Jewish Heritage Report
Vol. II, Nos. 1-2 / Spring-Summer 1998
Stein und Name

Michael Brocke, Eckehart Ruthenberg, Kai Uwe Schulenburg
Stein und Name. (Neue Bundestlander/DDR und Berlin) as Band 22 in the series Veroffentlichungen aus dem Institut Kirche und Judentum (VIKJ)
edited by Peter von der Osten-Sacken Berlin, 1994 pp. 720. ISBN 3-923095-19-8.

The three authors are members of the post-War German generation.  The oldest of them was born seven years after the end of World War II.  Brocke is a professor of Jewish Studies at the Freie Universität Berlin; Ruthenberg is an artist; Schulenburg, after a short but rich life doing required military service, menial jobs, unpaid work helping residents in an old-age home, and assisting in film studios, is now studying film and television in Berlin and working in that field.

The book grew out of an effort to document and, where possible, to put in good order, Jewish burial sites in Eastern Germany.  As a book it had a slow gestation in difficult circumstances.  The authors' work came to be and grew spontaneously.  They worked individually and then as friends (one of them as early as 1982, photographed remaining tomb stones in two essentially destroyed, abandoned cemeteries, the other -- moved by what he saw on a walk with his daughter -- began in 1984).  Eventually they were supported by many individuals who supplied local information, etc.  They received no help, no encouragement from local or regional authorities--not even from the Association of Jewish Communities.  The tale of the authors' woes vividly reinforced my memory of my own tentative efforts, as a representative of the International Survey of Jewish Monuments (University of Illinois), to seek to initiate just such grass-roots efforts as these men and their friends accomplished.  This is not the place to report on the walls (soft and invisible walls, to be sure) which quickly cut me off, but my memories tell me all the better how moving are the efforts of these men and of many others who in other parts of the world -- Western Germany, Poland, Russia, China, even the United States, and many other places where social prejudice still lingers -- inquired, studied, photographed, drew.  The diary entries printed in the foreword tell the story of human interest and compassion that first prompted these men  and then helped them persist in this undertaking.

Once completed, the book was warmly welcomed.  In a letter printed at the beginning of the book, Ignatz Bubis, as chair of the Central Council of Jews in Germany, emphasizes the importance of tomb stones to the preservation of memory, both of individuals and of communities and expresses his gratitude to the authors and his hope that this work that so fruitfully unites Jewish and non-Jewish efforts may be extended to other regions of Germany. As Bubis points out, the authors found many more cemeteries than the 125 officially known to DDR statistics.  They have records of almost 300.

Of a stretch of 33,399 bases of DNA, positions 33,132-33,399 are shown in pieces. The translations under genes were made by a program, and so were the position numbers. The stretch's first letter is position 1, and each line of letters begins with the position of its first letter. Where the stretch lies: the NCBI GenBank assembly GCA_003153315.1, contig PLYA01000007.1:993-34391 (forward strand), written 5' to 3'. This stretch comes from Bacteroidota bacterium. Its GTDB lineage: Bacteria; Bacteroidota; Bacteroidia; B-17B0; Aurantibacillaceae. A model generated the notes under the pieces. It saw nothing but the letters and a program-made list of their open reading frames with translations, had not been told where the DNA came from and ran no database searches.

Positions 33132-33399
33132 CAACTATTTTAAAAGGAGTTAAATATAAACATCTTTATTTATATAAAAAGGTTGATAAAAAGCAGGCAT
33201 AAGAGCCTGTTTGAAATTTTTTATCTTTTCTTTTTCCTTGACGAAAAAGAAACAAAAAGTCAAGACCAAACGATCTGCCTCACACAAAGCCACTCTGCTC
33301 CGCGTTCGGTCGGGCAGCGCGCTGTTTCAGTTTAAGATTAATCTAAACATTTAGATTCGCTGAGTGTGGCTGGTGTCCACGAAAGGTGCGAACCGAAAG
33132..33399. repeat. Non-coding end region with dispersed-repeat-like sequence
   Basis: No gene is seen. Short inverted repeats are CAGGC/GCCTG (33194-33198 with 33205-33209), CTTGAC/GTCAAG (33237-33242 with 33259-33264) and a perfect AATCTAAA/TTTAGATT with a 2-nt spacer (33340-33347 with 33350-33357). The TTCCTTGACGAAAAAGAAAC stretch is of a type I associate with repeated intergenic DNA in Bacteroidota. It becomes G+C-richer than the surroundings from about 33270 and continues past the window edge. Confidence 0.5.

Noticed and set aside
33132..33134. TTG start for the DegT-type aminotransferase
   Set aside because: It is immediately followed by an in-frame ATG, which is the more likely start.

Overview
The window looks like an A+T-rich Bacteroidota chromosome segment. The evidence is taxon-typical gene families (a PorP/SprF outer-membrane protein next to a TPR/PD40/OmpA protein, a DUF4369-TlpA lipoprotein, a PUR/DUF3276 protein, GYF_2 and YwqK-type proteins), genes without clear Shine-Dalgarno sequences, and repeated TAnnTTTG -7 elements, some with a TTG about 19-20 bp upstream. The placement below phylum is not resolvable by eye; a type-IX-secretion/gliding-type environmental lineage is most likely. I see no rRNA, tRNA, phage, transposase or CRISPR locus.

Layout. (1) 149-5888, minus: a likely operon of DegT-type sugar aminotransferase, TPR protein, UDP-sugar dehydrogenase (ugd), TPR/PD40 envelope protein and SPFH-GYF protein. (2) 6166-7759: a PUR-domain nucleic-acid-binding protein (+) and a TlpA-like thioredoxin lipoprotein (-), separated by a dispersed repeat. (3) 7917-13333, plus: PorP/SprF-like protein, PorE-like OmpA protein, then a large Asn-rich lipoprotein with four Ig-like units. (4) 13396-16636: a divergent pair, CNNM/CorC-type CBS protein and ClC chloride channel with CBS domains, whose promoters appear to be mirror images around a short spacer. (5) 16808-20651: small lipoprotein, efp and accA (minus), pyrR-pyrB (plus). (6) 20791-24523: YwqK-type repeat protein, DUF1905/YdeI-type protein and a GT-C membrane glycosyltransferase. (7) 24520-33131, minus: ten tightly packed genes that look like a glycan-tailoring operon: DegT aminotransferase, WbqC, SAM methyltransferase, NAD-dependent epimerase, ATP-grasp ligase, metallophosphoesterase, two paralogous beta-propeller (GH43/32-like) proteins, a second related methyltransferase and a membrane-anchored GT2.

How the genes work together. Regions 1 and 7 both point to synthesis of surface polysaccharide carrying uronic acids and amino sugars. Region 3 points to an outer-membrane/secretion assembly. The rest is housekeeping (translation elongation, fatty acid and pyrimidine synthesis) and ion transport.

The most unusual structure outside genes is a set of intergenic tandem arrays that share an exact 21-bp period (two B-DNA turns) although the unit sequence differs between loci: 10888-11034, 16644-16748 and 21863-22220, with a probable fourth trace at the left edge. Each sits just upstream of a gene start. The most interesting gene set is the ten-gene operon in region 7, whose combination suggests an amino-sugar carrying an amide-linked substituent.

The reports of the individual cemeteries are preceded by a full and yet brief and simple account of Jewish burial rites, an explanation of the traditional symbols used on stones (especially in communities following the German tradition), the verses traditionally inscribed on the stones, and a brief but telling account of the types of sites which communities found it possible to purchase for burial.

The next part of the book is devoted to a meticulous study of the history of Berlin’s cemeteries.  The third is devoted to the other communities, in alphabetical order.  Obviously, at least in the eyes of the authorities, most of the locations were free of Jewish inhabitants by the end of the war, including Berlin which was officially declared "clean" in 1942.

Where there is an early history to report, it follows the statistical records of burials at the site and of Jews registered in that location, usually of 1910 and 1913, taken from census figures and other official accountings (all listed on p. 695, surrounded by lists of other sources consulted in the preparation of this work).  The authors examined all the sites they learned about, located stones (even fragments and, where possible, stones re-used as building blocks), examined, read and translated and often photographed them.  They prepared site plans where feasible and maps that locate the sites within their territory. The authors do not claim that they have been able to find all sites where there had been cemeteries. In some cases, all they have is a record that "in 1910 there were 4 Jewish inhabitants" in a  place without any information as to a possible burial ground.  In a few cases all they can report is hearsay that there once was a cemetery in a place, and in some cases, nothing but a document that indicates that once Jews (or a Jew) lived in a particular location.

This is a brief account of the rich and carefully documented information contained in this work.  It is and (one can only hope) will be a very useful tool in the hands of historians.  (And the introductory section and its explanations will instruct Jews far removed from their traditions in how to bury their dear ones, how to be buried themselves.)  But just as important as it is as a tool, it is as a document of humanity.

Reviewed by M. Raina Fehl

M. Raina Fehl is a founder of ISJM and founding editor of ISJM Newsletter (now Jewish Heritage Report). She lives in Rome and is editor of the Cicognara Project, Biblioteca Apostolica Vaticana, I-00120 Città del Vaticano.
 

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